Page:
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Wednesday, December 19, 2012

City Council Delays Taking Action on Odoriferous Sewage Transfer Trucks

•  Stance on Stench May Relate to Price Tag for Olfactory Option


Having agreed upon a successful strategy for dealing with the food trucks that began proliferating on Pacific Coast Highway, the Malibu City Council focused their attention last week on what to do about the pumper truck sewage transfers that take place along some of the same roadways.
Deputy Building Official Craig George, who said he was open to ideas, suggested the council need not take any action, that septic system pumping is necessary and that concerns expressed about spills are “unwarranted” since there have been no reported spills.
George said there was also concern expressed about the transfer of that sewage being done in the septic prohibition area in the Civic Center due to the potential for spills in the storm drains on Civic Center Way at Winter Canyon.
The deputy building official also told council members that the first course of action came from the city attorney’s office.
City Attorney Christi Hogin’s office drafted an ordinance regulating the transfer of septic material and prohibiting transfer on public streets.
Council members turned back such regulation when they were told the costs for pumping would skyrocket for homeowners because the septic material would have to be transported so far away outside of Malibu if it could not be transferred within city limits.
“I don’t support an ordinance at this time. I would like to see if the sewage could be taken to the Tapia plant or, as a long shot, to the proposed civic center plant,” said Councilmember Joan House.
“Let’s look at the Civic Center and see if we can convince [the Las Virgenes Municipal Water District at] Tapia to allow the transfer there. They have a big turnaround. I am not ready to ban transfers,” said Councilmember John Sibert.
George said the staff looked at other options. “The staff investigated the feasibility of transporting and treating septage at the Tapia Wastewater Treatment facility,” he said.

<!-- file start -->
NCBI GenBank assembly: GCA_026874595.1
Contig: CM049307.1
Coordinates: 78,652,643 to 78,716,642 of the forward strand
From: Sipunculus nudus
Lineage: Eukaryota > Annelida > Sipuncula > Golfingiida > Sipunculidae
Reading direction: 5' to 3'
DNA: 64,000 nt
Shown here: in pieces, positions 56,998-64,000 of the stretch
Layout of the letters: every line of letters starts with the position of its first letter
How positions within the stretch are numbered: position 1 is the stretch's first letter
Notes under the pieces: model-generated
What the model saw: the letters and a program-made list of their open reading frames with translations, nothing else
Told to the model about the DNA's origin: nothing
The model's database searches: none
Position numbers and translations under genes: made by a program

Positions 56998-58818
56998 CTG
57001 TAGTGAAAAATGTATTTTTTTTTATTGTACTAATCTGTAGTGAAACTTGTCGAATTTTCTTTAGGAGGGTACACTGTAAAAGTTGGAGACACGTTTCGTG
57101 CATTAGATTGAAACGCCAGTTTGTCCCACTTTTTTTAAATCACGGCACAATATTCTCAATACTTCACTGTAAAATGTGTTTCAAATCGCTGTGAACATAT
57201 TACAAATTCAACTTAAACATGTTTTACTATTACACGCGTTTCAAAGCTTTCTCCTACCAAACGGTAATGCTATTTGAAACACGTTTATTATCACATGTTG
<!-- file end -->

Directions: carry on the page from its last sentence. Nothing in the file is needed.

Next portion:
Tapia officials indicated that its existing infrastructure was not adequate and it would require Regional Water Quality Control Board approval to modify its water discharge report permit.
George said the city could explore whether odor control equipment should be mandatory.
Currently, according to George, pumper truck transfers are not prohibited in the city. The city’s code requires pumpers to provide the municipality with a list of all proposed authorized disposal sites.
The Local Coastal Program does not address pumper truck transfers, according to George, but does allow “wastewater storage and hauling” in the commercial general zones with a conditional use permit.
“Pumper truck transfers are of like and similar use to wastewater storage and hauling and, therefore could be allowed in the CG zone,” George wrote in his staff report. “There are a limited number of privately owned CG properties within the city. It is unlikely that the private property owners will allow this use on their property.”
Norm Haynie, who is the chair of the Wastewater Advisory Committee, said the issue for residents is the odor. He said odors could be controlled using filters on the trucks.
Initially, Councilmember Laura Rosenthal made a motion to “go with the proposed ordinance, not odor control,” but quickly withdrew her motion when she was reminded the ordinance would ban transfers and all pumper trucks would have to go the long distance to dispose of their contents. “I take it back,” she said.
The building official noted that it is necessary to pump septic systems on a regular and ongoing basis.
“Smaller pump trucks are utilized to pump individual septic systems and then the material is pumped into larger trucks for transport and disposal. These transfers have routinely occurred on Civic Center Way at Winter Canyon and on Pacific Coast Highway at Heathercliff Road.
“The concerns expressed over spills is unwarranted as there have been no observed spills during pumper truck transfers. Allowing pumper truck transfers within the city reduces the cost of onsite wastewater treatment system maintenance and traffic impacts on Pacific Coast Highway and in the canyons,” added George.

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